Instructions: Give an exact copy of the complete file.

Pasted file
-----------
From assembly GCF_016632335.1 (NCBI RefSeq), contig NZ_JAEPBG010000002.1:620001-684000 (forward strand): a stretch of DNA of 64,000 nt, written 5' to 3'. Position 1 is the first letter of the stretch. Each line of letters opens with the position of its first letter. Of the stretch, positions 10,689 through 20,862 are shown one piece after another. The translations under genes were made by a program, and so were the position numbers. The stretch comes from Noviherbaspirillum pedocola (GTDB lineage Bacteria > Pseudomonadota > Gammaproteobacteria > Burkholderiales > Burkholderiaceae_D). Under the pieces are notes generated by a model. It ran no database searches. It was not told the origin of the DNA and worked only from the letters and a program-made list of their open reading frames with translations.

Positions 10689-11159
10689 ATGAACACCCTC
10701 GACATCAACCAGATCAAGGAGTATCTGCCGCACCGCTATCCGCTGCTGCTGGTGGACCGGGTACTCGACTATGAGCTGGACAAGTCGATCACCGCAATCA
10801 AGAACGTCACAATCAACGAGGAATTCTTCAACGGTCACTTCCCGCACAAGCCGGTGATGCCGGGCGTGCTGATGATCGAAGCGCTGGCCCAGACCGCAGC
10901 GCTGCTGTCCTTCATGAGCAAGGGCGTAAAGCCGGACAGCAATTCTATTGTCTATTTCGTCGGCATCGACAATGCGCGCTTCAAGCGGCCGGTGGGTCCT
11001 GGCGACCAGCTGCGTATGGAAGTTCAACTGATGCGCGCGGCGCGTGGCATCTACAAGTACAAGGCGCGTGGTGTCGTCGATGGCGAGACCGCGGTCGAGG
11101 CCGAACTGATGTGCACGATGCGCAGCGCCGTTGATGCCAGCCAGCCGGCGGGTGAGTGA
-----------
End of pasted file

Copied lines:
From assembly GCF_016632335.1 (NCBI RefSeq), contig NZ_JAEPBG010000002.1:620001-684000 (forward strand): a stretch of DNA of 64,000 nt, written 5' to 3'. Position 1 is the first letter of the stretch. Each line of letters opens with the position of its first letter. Of the stretch, positions 10,689 through 20,862 are shown one piece after another. The translations under genes were made by a program, and so were the position numbers. The stretch comes from Noviherbaspirillum pedocola (GTDB lineage Bacteria > Pseudomonadota > Gammaproteobacteria > Burkholderiales > Burkholderiaceae_D). Under the pieces are notes generated by a model. It ran no database searches. It was not told the origin of the DNA and worked only from the letters and a program-made list of their open reading frames with translations.

Positions 10689-11159
10689 ATGAACACCCTC
10701 GACATCAACCAGATCAAGGAGTATCTGCCGCACCGCTATCCGCTGCTGCTGGTGGACCGGGTACTCGACTATGAGCTGGACAAGTCGATCACCGCAATCA
10801 AGAACGTCACAATCAACGAGGAATTCTTCAACGGTCACTTCCCGCACAAGCCGGTGATGCCGGGCGTGCTGATGATCGAAGCGCTGGCCCAGACCGCAGC
10901 GCTGCTGTCCTTCATGAGCAAGGGCGTAAAGCCGGACAGCAATTCTATTGTCTATTTCGTCGGCATCGACAATGCGCGCTTCAAGCGGCCGGTGGGTCCT
11001 GGCGACCAGCTGCGTATGGAAGTTCAACTGATGCGCGCGGCGCGTGGCATCTACAAGTACAAGGCGCGTGGTGTCGTCGATGGCGAGACCGCGGTCGAGG
11101 CCGAACTGATGTGCACGATGCGCAGCGCCGTTGATGCCAGCCAGCCGGCGGGTGAGTGA